There is, perhaps, a modern morality tale at its heart.
Emilia Wickstead, the 34 year old New Zealand born, London based designer who has enjoyed faithful patronage from the Duchess of Cambridge, as well as the newly minted Sussex, has ruffled feathers after less than complimentary remarks regarding Meghan's wedding dress were aired in a tabloid and then the entire world. "Apparently a lot of commentators were saying, 'It's an Emilia Wickstead dress'".
"I was like, 'Hold the wisps [of her hair] back - it's a royal wedding for God's sake, '" she said.
But Meghan's dress has come under fire from Katy Perry, who felt the former Suits actress' gown could have been more tailored to her figure.
Since @emiliawickstead has gotten her knickers all in a twist over the supposed infringement of her groundbreaking design, here is yet another archival 1967 Givenchy wedding dress from the @chicagomuseum that may have served as inspiration for Clare Waight Keller's Givenchy design.
Now, Wickstead has released a statement, denying ever making the comments about the royal wedding dress and saying she is "extremely saddened" by the reports.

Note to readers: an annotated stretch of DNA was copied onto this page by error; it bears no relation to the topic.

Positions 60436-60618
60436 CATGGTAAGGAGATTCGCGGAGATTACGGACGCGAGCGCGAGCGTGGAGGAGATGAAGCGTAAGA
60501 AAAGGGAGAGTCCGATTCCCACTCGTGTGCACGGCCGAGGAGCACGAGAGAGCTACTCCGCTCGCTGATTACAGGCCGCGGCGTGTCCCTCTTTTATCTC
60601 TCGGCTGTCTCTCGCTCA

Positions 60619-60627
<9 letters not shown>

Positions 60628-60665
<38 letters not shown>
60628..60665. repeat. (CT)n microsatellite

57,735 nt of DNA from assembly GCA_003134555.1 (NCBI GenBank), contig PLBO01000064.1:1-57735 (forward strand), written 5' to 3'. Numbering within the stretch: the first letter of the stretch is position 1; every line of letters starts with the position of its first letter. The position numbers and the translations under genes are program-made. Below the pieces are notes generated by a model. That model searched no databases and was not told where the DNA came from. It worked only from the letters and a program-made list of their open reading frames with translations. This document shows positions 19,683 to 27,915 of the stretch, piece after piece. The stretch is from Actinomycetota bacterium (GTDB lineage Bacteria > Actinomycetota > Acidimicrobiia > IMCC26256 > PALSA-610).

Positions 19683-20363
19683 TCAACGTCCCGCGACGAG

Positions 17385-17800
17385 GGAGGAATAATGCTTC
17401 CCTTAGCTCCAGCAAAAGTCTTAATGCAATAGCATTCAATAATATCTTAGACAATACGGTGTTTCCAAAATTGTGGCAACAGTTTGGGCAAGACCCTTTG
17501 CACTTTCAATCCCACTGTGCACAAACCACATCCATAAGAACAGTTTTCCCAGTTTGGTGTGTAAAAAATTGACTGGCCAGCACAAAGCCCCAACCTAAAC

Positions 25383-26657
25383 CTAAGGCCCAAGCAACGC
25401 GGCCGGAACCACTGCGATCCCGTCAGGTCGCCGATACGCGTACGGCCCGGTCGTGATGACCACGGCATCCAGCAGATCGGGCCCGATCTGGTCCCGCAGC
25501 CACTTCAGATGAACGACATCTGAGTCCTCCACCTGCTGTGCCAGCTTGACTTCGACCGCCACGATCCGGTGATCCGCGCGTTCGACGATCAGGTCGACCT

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This may all sound like social media semantics, but to the casual observer, it looked rather as if Wickstead - or at least a naive social media manager - was trying to pass the gown off as her own, or suggest that they were suspiciously alike.
Wickstead's dress has a similar neckline to the Duchess' dress but is off the shoulder, has longer sleeves and a slightly different line to the Givenchy gown.
And now, Yoox Net-a-Porter Group has reported that Givenchy's full-price sales increased tenfold in the three days after the wedding in comparison with the three days prior. But Wickstead is saying that she was misquoted and was "saddened" by the comments that appeared in the press.
Is Diet Prada attempting to give Wickstead a taste of her own medicine?